Top Tech Tips – the perfect crochet circle

Top tech tips - perfect crochet circles

You know the score. You’ve been making crochet circles the same way since I Don’t Know When, but they are never quite right – the seam, having to smooth out the corners… I’ve been trying to find a way of improving on the basic crochet circle where you close off each round with a slip stitch. This is easy to work and easy to count, but the slip stitch at the end of the round creates a visible seam, and you also need to stagger the increases to stop the ‘corners’ becoming obvious.

The second way of doing it is the spiral. This has the advantage of losing the seam, but it is more tricky to keep track of the stitch count (stitch markers may be needed!), and when you have finished there is a visible ‘step’ at the end which needs smoothing out. It also doesn’t work if you want to work a different colour for each round.

circles-comparison.jpg

What I’ve come up with combines the advantages of working in closed off rounds with those of the spiral:

  • It is easier to count
  • It has a less visible seam,
  • It can be worked in coloured stripes
  • It is a much smoother circle than the traditional ‘closed off’ method.

It has probably been done before at some point, and although I couldn’t find anything like it when I searched, it may be lurking somewhere!

Method

When you work a circle, you will usually have 6 evenly spaced increases in each round, either by putting the increase first and then the required number of plain stitches, or the plain stitches followed by the increase, for example:

Round 4 Ch1 (does not count as stitch), (2dc in next st, 4dc) repeat to end of round.

OR

Round 4 Ch1 (does not count as stitch), (4dc, 2dc in next st) repeat to end of round.

There will be an increase stitch either at the beginning or the end of the round unless you are staggering the increases.

This ‘perfect circle’ method requires the increase stitch to always be the first stitch of the round, but instead of working both of those increase stitches in the first stitch at the same time, you will work one of those stitches at the beginning of the round, complete the round, and then work the second of those increase stitches in the same stitch as the first stitch to close off the round.

I’ve written out the pattern below, and then the walkthrough photographs explain each step in detail.

Pattern

UK terms used throughout.

Make a magic loop or other foundation ring.

Round 1 Ch1, 6dc into the loop, do not close off with a slip stitch.

Round 2 Ch1, 1dc into first st, 2dc into each of next 5 sts, 1dc into same st as first st of round. [12 sts]

Round 3 Ch1, skip first st of last round, (1dc into next st) twice, (2dc in next st, 1dc) 5 times, working the last dc in the beginning ch-1 sp, 1dc into same st as first st of round. [18 sts]

Round 4 Ch1, skip first st of last round, 3dc, (2dc in next st, 2dc) 5 times, working the last dc in the beginning ch-1 sp, 1dc into same st as first st of round. [24 sts]

Round 5 Ch1, skip first st of last round, 4dc, (2dc in next st, 3dc) 5 times, working the last dc in the beginning ch-1 sp, 1dc into same st as first st of round. [30 sts]

Continue in the same fashion, increasing 6 sts evenly every round, splitting the first increase over the beginning and end of the round, and working in the beginning ch-1 sp.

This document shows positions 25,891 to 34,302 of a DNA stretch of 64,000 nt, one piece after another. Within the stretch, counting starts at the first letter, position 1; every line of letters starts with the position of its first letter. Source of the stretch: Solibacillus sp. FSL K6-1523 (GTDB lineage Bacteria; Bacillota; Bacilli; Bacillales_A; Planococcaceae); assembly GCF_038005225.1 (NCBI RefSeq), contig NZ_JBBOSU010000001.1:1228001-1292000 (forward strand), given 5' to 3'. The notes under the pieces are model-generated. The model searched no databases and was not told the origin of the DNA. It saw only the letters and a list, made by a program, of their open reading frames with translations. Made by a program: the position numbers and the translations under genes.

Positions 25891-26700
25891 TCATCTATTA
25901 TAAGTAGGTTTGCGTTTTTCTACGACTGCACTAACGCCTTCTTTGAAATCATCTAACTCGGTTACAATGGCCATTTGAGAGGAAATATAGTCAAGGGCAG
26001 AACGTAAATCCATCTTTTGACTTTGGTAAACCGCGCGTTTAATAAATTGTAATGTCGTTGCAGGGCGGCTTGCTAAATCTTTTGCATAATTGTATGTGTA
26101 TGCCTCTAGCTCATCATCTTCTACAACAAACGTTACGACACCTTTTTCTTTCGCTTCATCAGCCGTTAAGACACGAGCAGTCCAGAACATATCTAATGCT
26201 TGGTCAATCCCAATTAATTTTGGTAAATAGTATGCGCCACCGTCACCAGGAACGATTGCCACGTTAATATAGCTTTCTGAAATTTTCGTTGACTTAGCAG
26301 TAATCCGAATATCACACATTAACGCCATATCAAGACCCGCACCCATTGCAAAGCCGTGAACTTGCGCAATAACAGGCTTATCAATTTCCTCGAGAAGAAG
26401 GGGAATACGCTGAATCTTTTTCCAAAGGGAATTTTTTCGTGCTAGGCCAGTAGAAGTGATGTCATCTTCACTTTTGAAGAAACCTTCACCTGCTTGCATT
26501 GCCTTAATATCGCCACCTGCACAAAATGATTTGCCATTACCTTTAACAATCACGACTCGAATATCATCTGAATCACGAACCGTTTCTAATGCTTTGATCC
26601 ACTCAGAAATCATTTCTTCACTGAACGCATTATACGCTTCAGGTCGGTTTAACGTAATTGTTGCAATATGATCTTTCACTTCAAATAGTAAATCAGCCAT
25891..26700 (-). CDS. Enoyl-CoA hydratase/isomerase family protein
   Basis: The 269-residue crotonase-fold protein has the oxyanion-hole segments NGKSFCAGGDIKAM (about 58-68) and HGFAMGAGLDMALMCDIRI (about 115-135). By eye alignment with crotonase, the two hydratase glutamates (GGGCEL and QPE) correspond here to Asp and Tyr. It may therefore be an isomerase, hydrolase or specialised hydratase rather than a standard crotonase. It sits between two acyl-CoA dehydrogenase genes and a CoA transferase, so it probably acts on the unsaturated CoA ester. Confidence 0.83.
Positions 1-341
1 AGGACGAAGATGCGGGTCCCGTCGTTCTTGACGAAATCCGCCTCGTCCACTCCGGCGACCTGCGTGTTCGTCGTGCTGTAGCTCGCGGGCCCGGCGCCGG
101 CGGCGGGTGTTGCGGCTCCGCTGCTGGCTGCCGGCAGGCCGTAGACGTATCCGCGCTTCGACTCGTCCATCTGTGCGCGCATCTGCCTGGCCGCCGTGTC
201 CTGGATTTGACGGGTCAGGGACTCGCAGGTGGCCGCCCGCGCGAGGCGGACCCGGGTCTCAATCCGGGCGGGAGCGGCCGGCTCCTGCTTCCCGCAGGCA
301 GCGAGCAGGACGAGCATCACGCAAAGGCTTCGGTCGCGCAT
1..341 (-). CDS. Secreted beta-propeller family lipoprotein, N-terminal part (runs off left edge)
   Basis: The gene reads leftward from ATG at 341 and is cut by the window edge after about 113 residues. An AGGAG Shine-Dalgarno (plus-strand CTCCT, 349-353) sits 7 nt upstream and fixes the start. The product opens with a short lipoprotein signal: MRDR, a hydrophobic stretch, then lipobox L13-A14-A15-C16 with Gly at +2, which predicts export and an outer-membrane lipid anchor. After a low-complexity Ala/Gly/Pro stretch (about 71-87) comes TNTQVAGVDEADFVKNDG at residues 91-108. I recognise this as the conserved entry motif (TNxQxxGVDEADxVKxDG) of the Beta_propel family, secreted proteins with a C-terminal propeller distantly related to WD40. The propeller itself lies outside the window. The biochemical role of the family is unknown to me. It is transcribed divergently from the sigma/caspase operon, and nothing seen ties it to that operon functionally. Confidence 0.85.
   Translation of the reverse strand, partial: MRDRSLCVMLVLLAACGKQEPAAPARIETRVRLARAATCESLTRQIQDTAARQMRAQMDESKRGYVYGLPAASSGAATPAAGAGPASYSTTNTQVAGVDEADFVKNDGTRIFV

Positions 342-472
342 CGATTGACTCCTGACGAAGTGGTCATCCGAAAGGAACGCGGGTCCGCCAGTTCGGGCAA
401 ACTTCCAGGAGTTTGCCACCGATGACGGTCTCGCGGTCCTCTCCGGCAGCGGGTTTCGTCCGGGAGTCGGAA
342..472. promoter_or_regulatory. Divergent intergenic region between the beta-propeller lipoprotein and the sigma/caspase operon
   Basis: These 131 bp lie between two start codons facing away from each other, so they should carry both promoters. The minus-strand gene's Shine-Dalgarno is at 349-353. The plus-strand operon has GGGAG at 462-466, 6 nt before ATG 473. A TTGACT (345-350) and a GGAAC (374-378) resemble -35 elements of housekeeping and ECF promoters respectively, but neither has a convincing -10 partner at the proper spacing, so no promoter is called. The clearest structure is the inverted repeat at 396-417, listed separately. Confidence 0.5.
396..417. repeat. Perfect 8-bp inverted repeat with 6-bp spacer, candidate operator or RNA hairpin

Before fastening off, slip stitch in the next stitch.

Step-by-step

Perfect circle 1

Step 1

Work 6dc into a magic loop as you would do usually for a circle.

Perfect circle 2

Step 2

Ch1, 1dc into first st, 2dc into each of next 5 sts.

Perfect circle 3

 Step 3

You will now have worked 11 stitches out of 12, so work the last dc of the round in the same stitch as the first st of the round to complete it. You will see that what would have been 2dc in the first stitch of a conventional circle has been ‘split’, so that 1 of those 2 dc has been worked at the beginning of the round, and 1 at the end of the round.

Step 4

At this point you will have 12dc worked for the second round, but you may notice that the first stitch of the round is more or less covered up by the last stitch. You will skip this covered first stitch at the beginning of the next round, which will mean that there are only 11 stitches numbered on the photo for the next round. When you ch1 at the start of the next round, it will provide an extra stitch in which to work.

Perfect circle 4

Step 5

This image shows the ch1 and first st of the next round. You will see that there are now 12sts in which to work the next round. The first stitch of this round counts as the first increase stitch, which will be completed at the end of the round. The pattern for this round in a conventional circle is (2dc in next st, 1dc), and as we have already worked what counts as the increase st, work 1dc in the next st, before 2dc in the following stitch. Continue around until the last 4 stitches of the round, and the following image will show where to work the last 4 stitches of the round.

Perfect circle 6

Step 6

The last 4 stitches of the round (marked in red and yet to be worked on the image) will be an increase, a dc worked in the ch1 at the beginning of the round, and a dc in the same stitch as the first dc of the round to complete the increase stitch.

Perfect circle 7

Step 7

This round is now complete.

Things to remember…

If you try and count the stitches once you have finished the round by counting the top ‘bumps’ of the stitches you will always appear to have one less stitch than you should have, but it’s ok – it’s just because the beginning and end stitches aren’t joined that it appears this way. This confused me no end when I was working this out!

If you are fastening off, you can slip stitch in the next stitch. Otherwise continue to work the following rounds as for the pattern of a conventional circle, remembering the following points: